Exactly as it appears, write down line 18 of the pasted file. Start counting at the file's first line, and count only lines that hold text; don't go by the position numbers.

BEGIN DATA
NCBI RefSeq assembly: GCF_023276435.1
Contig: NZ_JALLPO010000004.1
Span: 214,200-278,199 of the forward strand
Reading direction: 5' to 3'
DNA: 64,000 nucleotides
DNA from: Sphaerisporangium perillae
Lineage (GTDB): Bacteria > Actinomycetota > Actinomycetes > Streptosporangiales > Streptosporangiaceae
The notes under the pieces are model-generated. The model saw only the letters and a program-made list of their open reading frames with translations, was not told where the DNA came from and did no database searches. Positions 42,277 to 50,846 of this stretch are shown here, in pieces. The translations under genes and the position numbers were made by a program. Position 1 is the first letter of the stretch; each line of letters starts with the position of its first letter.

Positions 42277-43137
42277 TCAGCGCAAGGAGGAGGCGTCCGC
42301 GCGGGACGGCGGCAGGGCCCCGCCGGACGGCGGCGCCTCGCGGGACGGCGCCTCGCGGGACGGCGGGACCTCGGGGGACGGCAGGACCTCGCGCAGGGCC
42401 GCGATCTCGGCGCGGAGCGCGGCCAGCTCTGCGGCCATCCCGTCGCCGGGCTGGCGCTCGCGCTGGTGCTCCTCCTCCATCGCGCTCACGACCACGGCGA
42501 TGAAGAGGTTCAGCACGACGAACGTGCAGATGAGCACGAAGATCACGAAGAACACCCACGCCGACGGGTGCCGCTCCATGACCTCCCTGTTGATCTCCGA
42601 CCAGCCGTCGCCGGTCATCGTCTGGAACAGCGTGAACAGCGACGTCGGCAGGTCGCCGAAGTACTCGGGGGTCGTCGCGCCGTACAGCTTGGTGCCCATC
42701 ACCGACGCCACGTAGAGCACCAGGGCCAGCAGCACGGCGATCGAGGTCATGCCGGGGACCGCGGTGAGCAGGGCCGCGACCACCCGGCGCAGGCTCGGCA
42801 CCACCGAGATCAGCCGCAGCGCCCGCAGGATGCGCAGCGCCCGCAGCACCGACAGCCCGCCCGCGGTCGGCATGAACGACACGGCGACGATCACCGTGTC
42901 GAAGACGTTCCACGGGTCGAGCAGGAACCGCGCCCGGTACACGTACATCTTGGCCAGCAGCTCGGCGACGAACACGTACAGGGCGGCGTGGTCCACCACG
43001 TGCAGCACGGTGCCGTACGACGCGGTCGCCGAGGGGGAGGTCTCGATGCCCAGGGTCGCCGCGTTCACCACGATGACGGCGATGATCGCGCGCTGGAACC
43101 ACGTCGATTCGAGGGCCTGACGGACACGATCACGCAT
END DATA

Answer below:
43001 TGCAGCACGGTGCCGTACGACGCGGTCGCCGAGGGGGAGGTCTCGATGCCCAGGGTCGCCGCGTTCACCACGATGACGGCGATGATCGCGCGCTGGAACC